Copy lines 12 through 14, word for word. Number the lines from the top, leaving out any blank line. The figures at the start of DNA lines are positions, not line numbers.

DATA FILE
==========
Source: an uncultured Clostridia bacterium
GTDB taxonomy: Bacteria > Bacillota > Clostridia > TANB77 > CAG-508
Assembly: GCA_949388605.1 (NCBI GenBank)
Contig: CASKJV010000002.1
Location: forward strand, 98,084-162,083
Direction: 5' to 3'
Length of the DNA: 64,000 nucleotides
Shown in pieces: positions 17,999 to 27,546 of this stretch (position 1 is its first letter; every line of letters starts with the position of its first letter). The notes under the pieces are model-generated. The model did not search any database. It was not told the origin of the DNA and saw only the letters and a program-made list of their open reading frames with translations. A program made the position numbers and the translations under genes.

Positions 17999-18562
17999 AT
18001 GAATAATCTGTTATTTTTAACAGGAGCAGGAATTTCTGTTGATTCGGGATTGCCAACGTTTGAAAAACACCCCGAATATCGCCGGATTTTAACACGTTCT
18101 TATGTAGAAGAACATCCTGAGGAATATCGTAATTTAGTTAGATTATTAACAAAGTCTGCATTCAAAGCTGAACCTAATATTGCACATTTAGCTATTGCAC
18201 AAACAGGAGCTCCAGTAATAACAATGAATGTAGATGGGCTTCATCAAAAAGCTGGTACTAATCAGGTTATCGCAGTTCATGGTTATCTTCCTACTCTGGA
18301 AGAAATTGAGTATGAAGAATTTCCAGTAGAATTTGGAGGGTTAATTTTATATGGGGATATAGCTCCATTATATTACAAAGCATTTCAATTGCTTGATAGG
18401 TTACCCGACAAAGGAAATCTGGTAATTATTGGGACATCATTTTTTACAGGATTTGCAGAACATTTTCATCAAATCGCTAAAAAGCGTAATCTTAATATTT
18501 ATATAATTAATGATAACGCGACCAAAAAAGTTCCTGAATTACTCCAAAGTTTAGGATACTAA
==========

18101 TATGTAGAAGAACATCCTGAGGAATATCGTAATTTAGTTAGATTATTAACAAAGTCTGCATTCAAAGCTGAACCTAATATTGCACATTTAGCTATTGCAC
18201 AAACAGGAGCTCCAGTAATAACAATGAATGTAGATGGGCTTCATCAAAAAGCTGGTACTAATCAGGTTATCGCAGTTCATGGTTATCTTCCTACTCTGGA
18301 AGAAATTGAGTATGAAGAATTTCCAGTAGAATTTGGAGGGTTAATTTTATATGGGGATATAGCTCCATTATATTACAAAGCATTTCAATTGCTTGATAGG